Myth: Getting the flu vaccine will give you the flu.
This myth comes around every flu season. The truth is, it's impossible for the flu vaccine to give you the flu. Injected vaccines carry only the dead virus, and if it's dead, it can't infect you.
And the nasal vaccine, which does have a live virus, is scientifically engineered so that it removes the parts of the virus that make you sick.
This myth hangs on for two main reasons: People mistakenly think that a sore arm or achy feeling (common side effects of the vaccine) are flu symptoms. And flu season occurs about the same time of year that people start getting sick with other ailments, such as a cold virus.
Seasonal flu vaccines protect against the three influenza viruses that research indicates will be most common during the upcoming season.
"It takes up to 10 days for the vaccine to protect you after getting vaccinated, so immediate protection is not guaranteed. However, getting the vaccine when it becomes available is a good way to prepare for influenza season," noted Rana Nasser, M.D. infectious disease specialist at Marshfield Clinic Marshfield Center.
"The influenza vaccine does not protect against all strains of influenza or the common cold, but is the best protection that can be offered based on expert recommendations. I encourage all my patients and co-workers to get vaccinated."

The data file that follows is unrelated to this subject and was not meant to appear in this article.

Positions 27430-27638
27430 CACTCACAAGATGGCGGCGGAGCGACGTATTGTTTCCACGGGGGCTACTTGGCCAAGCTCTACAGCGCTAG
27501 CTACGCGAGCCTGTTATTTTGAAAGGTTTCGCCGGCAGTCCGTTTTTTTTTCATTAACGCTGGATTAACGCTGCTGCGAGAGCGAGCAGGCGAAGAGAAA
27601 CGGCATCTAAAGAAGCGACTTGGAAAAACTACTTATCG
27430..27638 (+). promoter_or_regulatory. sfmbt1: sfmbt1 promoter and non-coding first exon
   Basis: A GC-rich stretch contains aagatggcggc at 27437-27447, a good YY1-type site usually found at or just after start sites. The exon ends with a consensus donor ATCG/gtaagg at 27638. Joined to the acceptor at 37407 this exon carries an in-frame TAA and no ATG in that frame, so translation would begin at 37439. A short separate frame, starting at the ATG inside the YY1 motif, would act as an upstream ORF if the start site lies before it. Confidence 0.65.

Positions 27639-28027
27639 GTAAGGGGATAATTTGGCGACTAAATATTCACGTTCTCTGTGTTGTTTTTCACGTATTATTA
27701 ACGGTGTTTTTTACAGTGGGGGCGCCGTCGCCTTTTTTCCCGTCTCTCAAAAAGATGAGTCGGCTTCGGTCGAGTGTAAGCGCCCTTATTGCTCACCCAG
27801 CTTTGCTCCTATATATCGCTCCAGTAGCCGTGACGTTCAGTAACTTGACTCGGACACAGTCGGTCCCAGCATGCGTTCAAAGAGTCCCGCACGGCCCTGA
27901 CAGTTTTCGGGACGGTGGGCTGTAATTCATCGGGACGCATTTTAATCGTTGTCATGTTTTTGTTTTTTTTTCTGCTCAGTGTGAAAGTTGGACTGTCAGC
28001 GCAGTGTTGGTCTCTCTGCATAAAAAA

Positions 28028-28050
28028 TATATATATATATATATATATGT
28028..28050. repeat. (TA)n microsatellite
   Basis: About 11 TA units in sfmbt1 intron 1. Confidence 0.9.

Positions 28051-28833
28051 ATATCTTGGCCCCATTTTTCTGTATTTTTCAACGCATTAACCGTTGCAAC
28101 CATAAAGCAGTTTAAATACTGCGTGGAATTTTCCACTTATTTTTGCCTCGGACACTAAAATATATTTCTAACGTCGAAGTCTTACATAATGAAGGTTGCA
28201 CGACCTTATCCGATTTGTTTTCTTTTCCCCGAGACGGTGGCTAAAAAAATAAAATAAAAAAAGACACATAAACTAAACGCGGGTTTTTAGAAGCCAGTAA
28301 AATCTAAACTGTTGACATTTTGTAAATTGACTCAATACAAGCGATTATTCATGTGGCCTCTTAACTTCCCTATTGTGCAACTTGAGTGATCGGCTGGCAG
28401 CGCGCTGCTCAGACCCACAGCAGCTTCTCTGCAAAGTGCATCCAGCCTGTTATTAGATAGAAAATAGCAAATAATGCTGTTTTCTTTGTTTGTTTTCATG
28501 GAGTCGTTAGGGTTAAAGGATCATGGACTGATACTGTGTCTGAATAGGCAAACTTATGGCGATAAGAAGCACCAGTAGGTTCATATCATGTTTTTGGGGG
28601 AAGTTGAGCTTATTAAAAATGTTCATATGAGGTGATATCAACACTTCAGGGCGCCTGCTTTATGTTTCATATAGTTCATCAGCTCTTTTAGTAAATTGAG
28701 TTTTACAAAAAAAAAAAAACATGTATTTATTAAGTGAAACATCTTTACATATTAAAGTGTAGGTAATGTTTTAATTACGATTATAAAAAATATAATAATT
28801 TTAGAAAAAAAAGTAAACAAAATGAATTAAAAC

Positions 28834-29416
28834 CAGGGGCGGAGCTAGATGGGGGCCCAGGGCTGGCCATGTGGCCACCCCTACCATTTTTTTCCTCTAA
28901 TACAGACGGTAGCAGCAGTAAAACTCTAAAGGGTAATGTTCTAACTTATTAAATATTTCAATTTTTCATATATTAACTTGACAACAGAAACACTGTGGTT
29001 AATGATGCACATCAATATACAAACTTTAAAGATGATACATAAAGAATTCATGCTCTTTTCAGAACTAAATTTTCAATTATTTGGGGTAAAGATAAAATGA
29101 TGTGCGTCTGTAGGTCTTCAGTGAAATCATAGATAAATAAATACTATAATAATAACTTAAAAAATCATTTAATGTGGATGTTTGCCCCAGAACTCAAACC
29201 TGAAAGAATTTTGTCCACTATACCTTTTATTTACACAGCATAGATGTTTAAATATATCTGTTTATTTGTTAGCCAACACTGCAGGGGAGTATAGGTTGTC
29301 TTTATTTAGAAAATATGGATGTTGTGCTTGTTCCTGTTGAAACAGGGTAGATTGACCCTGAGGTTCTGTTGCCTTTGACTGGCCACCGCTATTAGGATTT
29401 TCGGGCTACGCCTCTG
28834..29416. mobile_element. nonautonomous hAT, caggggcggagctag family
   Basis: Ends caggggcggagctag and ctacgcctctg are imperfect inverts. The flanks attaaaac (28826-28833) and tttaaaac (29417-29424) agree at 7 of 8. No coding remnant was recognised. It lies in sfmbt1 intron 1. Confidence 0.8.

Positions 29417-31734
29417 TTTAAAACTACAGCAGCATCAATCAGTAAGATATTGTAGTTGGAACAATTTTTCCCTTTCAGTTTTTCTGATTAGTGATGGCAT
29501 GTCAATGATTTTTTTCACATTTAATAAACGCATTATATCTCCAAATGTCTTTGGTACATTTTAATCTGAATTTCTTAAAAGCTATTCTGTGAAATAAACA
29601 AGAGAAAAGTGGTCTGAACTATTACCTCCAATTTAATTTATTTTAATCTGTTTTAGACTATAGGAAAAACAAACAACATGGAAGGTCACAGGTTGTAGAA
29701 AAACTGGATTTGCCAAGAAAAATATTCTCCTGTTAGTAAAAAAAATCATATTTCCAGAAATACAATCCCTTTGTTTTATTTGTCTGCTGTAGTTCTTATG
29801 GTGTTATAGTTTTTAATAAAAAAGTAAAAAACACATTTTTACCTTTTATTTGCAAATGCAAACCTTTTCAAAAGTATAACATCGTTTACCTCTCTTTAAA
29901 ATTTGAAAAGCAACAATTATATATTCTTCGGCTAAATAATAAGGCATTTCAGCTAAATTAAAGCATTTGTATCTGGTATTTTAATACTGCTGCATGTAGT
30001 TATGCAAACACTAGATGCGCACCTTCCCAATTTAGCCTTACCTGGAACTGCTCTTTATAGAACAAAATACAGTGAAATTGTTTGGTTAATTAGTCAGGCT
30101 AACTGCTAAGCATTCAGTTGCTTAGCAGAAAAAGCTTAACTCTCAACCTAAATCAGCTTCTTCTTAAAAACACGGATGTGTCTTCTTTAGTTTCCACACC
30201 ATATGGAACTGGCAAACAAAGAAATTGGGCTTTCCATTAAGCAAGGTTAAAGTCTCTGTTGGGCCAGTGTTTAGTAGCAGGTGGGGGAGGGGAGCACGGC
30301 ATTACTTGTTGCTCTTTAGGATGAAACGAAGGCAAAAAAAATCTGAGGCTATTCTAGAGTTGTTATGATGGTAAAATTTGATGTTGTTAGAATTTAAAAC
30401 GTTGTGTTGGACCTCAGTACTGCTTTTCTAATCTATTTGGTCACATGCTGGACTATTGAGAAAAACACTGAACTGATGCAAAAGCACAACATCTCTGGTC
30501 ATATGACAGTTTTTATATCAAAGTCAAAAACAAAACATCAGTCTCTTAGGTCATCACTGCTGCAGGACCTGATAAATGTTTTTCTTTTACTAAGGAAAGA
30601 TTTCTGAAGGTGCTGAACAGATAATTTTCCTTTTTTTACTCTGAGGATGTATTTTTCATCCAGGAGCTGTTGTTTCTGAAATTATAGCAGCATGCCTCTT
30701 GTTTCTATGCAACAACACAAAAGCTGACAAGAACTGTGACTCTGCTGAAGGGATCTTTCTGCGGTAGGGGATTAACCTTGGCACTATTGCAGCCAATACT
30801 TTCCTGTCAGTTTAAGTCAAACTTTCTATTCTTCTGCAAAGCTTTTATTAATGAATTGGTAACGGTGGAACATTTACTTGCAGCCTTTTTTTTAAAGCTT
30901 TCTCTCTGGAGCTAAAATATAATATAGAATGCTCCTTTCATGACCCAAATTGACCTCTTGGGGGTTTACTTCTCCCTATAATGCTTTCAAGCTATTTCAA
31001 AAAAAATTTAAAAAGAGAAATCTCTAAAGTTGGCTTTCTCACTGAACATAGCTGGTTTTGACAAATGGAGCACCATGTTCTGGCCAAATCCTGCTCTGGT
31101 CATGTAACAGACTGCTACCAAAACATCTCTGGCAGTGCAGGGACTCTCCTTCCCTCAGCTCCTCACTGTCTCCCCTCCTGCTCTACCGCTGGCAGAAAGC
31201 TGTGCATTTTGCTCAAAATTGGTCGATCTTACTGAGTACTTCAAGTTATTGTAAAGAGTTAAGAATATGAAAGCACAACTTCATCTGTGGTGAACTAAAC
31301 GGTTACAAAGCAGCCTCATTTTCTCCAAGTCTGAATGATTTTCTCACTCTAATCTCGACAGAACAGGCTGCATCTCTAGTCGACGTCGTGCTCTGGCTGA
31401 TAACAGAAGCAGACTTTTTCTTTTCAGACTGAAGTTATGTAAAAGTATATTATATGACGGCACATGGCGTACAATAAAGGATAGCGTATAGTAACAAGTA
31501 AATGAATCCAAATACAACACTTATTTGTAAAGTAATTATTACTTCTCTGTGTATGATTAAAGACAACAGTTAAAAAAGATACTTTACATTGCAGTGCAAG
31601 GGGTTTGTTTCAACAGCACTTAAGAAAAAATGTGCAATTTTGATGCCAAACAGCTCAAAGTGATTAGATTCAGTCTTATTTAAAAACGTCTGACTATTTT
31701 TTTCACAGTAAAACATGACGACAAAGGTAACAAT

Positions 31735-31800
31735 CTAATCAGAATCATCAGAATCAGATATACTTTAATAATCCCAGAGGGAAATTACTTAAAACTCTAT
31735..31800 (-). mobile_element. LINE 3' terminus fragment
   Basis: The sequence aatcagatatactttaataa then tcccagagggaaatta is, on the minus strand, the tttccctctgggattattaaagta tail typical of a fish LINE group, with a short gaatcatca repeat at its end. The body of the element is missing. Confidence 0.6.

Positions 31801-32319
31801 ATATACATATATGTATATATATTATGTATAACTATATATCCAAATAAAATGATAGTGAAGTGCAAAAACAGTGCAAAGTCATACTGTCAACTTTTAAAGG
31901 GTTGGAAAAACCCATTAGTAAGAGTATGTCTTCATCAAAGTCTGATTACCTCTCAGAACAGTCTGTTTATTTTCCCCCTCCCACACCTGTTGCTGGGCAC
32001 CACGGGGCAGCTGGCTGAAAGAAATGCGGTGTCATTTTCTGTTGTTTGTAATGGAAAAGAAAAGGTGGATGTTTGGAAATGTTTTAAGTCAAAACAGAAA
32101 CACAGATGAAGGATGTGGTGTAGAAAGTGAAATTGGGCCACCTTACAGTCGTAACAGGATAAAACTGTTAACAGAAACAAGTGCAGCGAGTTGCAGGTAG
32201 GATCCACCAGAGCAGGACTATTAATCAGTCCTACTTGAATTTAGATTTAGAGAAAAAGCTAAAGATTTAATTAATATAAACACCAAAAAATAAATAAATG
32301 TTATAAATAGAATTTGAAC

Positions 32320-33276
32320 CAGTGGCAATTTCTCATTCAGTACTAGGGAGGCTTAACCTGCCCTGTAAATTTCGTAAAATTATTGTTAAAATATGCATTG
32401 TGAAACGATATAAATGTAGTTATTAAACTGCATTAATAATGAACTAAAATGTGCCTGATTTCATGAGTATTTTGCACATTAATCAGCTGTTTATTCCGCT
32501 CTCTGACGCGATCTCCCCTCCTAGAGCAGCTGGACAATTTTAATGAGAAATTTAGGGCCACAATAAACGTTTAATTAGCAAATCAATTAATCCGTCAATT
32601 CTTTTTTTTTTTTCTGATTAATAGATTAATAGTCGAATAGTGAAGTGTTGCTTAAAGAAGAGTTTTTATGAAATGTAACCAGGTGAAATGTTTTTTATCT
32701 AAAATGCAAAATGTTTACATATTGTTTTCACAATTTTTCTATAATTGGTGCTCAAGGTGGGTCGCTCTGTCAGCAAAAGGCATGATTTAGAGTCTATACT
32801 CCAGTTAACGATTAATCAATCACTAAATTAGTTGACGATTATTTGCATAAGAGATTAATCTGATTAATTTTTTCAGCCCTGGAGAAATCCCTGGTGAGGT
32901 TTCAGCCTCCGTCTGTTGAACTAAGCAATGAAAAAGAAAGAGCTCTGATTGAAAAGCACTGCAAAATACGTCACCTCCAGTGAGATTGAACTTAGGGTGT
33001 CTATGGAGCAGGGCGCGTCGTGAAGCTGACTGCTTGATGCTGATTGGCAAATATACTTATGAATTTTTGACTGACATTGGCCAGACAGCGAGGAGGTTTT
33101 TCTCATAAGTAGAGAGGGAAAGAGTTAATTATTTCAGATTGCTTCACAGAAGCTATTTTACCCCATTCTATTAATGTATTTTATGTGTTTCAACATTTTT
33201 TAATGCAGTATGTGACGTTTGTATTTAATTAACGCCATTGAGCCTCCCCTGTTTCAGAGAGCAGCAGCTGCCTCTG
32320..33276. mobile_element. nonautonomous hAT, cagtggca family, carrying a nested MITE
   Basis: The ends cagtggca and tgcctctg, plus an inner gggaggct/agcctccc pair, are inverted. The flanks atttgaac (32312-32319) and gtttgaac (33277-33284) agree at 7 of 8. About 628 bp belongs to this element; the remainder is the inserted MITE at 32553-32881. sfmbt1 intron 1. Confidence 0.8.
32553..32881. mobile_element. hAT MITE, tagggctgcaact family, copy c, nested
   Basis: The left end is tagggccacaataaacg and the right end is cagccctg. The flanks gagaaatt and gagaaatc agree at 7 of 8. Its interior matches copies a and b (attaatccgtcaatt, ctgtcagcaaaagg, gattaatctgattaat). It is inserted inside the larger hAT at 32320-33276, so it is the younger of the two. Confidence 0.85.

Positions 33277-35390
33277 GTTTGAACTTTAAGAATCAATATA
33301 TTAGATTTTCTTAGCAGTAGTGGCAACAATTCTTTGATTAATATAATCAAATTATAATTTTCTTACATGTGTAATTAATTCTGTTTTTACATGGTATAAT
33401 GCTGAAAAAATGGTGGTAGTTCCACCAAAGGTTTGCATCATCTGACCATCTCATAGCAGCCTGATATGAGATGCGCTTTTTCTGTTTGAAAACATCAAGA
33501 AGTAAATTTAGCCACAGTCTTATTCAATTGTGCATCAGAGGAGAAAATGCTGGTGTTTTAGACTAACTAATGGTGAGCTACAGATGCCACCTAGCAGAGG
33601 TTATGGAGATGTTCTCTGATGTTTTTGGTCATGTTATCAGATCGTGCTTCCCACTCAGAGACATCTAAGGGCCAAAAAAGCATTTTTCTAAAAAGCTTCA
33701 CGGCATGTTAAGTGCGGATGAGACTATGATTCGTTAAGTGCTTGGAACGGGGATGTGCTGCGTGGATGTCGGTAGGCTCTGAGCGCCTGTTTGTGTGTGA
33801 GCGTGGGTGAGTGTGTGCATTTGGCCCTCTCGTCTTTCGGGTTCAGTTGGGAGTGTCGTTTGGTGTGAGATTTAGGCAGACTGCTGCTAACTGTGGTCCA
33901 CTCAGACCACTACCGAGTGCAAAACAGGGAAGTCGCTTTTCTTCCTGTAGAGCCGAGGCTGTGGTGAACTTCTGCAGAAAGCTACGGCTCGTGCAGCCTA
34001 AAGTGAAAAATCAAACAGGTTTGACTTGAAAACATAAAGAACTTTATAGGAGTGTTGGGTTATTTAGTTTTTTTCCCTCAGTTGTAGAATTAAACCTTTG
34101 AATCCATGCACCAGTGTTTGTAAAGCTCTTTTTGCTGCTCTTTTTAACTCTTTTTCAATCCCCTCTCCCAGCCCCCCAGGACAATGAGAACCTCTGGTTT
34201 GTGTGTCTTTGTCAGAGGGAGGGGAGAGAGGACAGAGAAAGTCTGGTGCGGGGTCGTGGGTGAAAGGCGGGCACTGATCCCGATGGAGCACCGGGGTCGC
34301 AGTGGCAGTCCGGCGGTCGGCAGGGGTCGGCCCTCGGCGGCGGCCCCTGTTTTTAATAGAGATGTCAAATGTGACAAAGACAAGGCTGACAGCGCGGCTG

Vaccines have been shown to reduce hospitalizations from pneumonia or other complications by 27 to 70 percent, and deaths by up to 80 percent.
According to the Centers for Disease Control and Prevention, everyone six months of age and older should get a flu shot each year. It's especially important for those at high risk for serious complications (like pneumonia) if they come down with the flu. This includes:
- People with certain medical conditions, including asthma, diabetes and chronic lung disease
- Pregnant women
- People 65 years and older
- Caregivers to those who are chronically ill
Protect your family, yourself, your friends and co-workers by getting your flu shot this fall.